The Washington Post won the 2022 Pulitzer Prize in Public Service, with more than 100 staff and freelance journalists named as contributors to the work that received one of the industry’s most prestigious awards. Among them were alumni from George Washington University’s Columbian College of Arts & Sciences (CCAS), the School of Media and Public Affairs, the Corcoran School of the Arts and Design and its predecessor, Corcoran College. (Astrid Riecken, a professorial lecturer in photojournalism at the Corcoran School, was also a member of The Washington Post team.)
The gold medal in public service was awarded to the team from The Post, according to the Pulitzer board, for “its compellingly told and vividly presented account of the assault on Washington on January 6, 2021, providing the public with a thorough and unflinching understanding of one of the nation’s darkest days.”
GW Today asked the alumni to share with the GW community their thoughts about the recognition and their contributions, in their own words:
“I reported, produced and co-edited the Visual Forensic documentary ‘41 minutes of fear.’ The 14-minute video and corresponding multimedia page took viewers inside the Capitol during the siege. We located, analyzed and synced hundreds of photos and videos and placed them into a digital 3-D model of the building. We then mapped the rioters’ movements and assessed how close they came to lawmakers. We published 10 days after the attack. Our research and reporting contributed to other stories included in the package: ‘The Attack: Before, During and After’ and ‘How the rioters who stormed the Capitol came dangerously close to Pence.’
“I am deeply honored by the recognition. Every newsroom covered Jan. 6 with such care and precision so it’s quite a surprise to be singled out. I’m proud to share this award with so many of my colleagues who spent days, weeks and months reporting and producing thoughtful, revealing and insightful pieces. I hope the recognition will encourage people to spend time with the coverage and understand not only what led up to the day and how it unfolded but also the implications for the future.”
“My contribution to ‘The Attack’ entailed my coverage for The Post of the night of the second Stop the Steal March on Dec. 12, 2020. A large group of Proud Boys were present in D.C., and tensions were high. Chants of support for the police quickly turned to anger when the authorities began using crowd enforcement tactics on the Proud Boys themselves as they attempted to corner smaller pockets of counter-protesters. Scuffles broke out. I photographed a member of the Proud Boys spray a chemical agent directly at a police officer—the streak of which was illuminated by the flashing lights of a police vehicles—before sinking back into the crowd. Such brazen acts toward the police from a group that claimed to ‘back the blue’ appeared surprising, but in hindsight seemed to just be a prelude to the violence of Jan. 6 itself.”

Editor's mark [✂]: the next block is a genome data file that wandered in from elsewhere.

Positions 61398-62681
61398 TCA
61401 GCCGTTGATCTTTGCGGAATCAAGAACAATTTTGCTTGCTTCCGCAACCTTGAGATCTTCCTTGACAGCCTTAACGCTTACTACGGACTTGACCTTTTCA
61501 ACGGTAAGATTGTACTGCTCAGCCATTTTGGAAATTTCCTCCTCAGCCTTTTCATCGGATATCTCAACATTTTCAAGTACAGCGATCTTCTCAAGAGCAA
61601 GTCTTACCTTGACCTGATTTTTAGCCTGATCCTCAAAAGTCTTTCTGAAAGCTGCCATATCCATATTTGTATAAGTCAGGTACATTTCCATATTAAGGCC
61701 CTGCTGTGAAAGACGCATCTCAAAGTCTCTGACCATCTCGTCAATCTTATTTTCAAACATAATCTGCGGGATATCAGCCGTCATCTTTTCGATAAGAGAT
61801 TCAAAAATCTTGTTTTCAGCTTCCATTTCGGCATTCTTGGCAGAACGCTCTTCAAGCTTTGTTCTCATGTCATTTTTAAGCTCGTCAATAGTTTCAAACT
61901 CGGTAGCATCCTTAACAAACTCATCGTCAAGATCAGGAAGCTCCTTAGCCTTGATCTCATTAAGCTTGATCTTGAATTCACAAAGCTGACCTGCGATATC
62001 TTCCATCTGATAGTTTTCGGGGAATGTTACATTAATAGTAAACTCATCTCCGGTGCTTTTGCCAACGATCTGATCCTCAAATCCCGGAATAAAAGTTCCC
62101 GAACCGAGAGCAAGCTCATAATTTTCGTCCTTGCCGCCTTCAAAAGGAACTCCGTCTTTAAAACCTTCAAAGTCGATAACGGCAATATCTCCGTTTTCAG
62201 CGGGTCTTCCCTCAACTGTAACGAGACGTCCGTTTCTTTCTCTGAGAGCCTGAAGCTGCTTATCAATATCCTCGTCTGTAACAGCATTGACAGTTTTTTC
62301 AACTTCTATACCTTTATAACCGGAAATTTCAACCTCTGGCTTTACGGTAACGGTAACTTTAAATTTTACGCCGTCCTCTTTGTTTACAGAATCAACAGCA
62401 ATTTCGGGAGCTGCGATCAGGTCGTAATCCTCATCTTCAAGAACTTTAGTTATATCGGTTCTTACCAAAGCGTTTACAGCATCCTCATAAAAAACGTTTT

“My small contribution to the Pulitzer entry is that I was a photo editor that day. My contribution was photo research for the ‘41 minutes of fear: A video timeline from inside the Capitol siege.’ I dug deep into press photographs taken that day to give our team a better understanding of the timeline of the events unfolding inside the Capitol. For example, the last lawmakers were evacuated as a rioter had his feet on a desk in House Speaker Nancy Pelosi's office. I looked through and cataloged hundreds of pictures, noting where they were taken and when. I confirmed the timestamps embedded in the images' metadata with the time set on their cameras. I provided this research to our outstanding reporters with our visual forensics team—it helped them fill in details that were not clear in their reporting or the videos they acquired. The team worked tirelessly to map and provide one of the first thorough reconstructions of that day, published in just 10 days. I'm grateful to have made a very small contribution to their critical and remarkable piece.”
“I worked on the ‘The Attack’ as senior video journalist. I covered the political unrest in the months (years, actually) leading up to the Insurrection, was on the ground of the Capitol that day and briefly detained by the police along with fellow Corcoran alumna Zoeann Murphy. She and I met as classmates at Corcoran and have worked together at The Post since graduating. While there was a large team of Post reporters out there that day, it was comforting to be partnered with someone that I have a long history with. Not only did we have to take turns reporting and watching each other's back because protesters were hunting down members of the media. But also in the days afterward as people tried to minimize the significance of that day, it was invaluable to have a trusted colleague who witnessed the same things as I did to check in with.